More Dead Than Alive


Action / Romance / Western

Rotten Tomatoes Audience - Spilled 53%
IMDb Rating 6.3 10 577


Uploaded By: OTTO
Downloaded 15,178 times
December 16, 2014 at 10:02 PM



Vincent Price as Dan Ruffalo
Anne Francis as Monica Alton
Clint Walker as Cain
Mike Henry as Luke Santee
1.64 GB
23.976 fps
1hr 41 min
P/S 2 / 3

Movie Reviews

Reviewed by thinker1691 8 / 10

" Didn't anyone ever teach you, . . never holster an unloaded gun? "

There are many films which the great actor Clint Walker made and a few became the foundation for the rest. In this film, which is one of his best, called " More Dead than Alive " is directed by Robert Spar and written by George Schench. It relates the unusual story of a multiple murderer, called Cain, (Clint Walker) who has paid the standard price for murdering several men, by serving nearly twenty years in prison. Now that he's out, he finds a job with Dan Ruffalo's (Vincent Price) wild west show. Earning honest money, Clain decides to capitalize on his infamous legacy while at the same time trying to go straight. Unfortunately, Cain's past is slowly creeping in on his peaceful life-style and it only a matter of time before it catches up to him. At the same time, Clain tries to teach Billy Valence an envious and arrogant reputation-seeking gun-slinger (Paul Hampton) not to make the same mistakes he made. The story is a moral one which has influence many a writer and director in the following movie years. For Walker, the least we can add is that this film has become a Classic. ****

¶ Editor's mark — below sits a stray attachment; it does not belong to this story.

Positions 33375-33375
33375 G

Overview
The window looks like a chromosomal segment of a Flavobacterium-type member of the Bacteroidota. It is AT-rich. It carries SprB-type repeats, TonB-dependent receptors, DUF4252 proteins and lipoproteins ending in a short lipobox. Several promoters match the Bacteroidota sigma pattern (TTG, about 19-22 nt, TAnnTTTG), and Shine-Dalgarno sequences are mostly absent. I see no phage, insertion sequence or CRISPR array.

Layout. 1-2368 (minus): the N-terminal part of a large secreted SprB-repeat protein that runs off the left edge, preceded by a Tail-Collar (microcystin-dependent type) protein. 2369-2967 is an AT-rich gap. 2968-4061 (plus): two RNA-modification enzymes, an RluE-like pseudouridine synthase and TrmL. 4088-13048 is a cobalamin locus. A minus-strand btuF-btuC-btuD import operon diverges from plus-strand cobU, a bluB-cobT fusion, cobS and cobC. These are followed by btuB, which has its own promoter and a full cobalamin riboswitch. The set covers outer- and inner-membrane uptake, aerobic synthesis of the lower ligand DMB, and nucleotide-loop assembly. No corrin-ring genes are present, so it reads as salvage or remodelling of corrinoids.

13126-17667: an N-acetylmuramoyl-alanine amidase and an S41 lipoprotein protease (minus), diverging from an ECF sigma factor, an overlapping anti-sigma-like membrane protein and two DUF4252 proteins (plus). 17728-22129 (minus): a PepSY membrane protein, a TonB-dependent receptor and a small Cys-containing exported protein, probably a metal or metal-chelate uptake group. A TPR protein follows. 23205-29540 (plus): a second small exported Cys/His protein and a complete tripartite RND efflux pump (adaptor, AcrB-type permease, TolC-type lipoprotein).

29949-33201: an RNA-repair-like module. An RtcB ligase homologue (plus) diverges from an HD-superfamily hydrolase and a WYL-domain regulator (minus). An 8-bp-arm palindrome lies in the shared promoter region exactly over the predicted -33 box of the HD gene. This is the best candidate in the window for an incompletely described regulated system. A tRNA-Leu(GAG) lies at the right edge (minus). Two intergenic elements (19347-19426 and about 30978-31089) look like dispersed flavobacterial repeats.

Reviewed by Scott LeBrun 7 / 10

I was sold by the prospect of Vincent Price in a Western.

"More Dead Than Alive" is a good, solid Western drama. It doesn't really do anything special, and this viewer wouldn't consider it to be that offbeat, if indeed that's what it was going for. It's actually pretty familiar altogether, utilizing classic themes like the criminal who wants to leave his bloody past behind him, but can't deny who he was, and the changing times for the American West. It's got a little romance, and some potent violence in the "Wild Bunch" tradition. Certainly, it *looks* gorgeous (as does its leading lady, Anne Francis), and it is nicely acted.

It's largely a vehicle for jut jawed Clint Walker, as the aforementioned former outlaw who vows to serve out his 18 year sentence. He gets out in the winter of 1891, and really tries to live a normal life. But most people won't give him a break, with the exception of traveling sideshow proprietor Dan Ruffalo (Vincent Price), who's attracted by the fact of "Killer" Cains' notoriety and hires him as a sharpshooter. He ends up raking in the big bucks, to the consternation of whiny "kid" (32 year old Paul Hampton), who doesn't like his star status to be threatened in any way.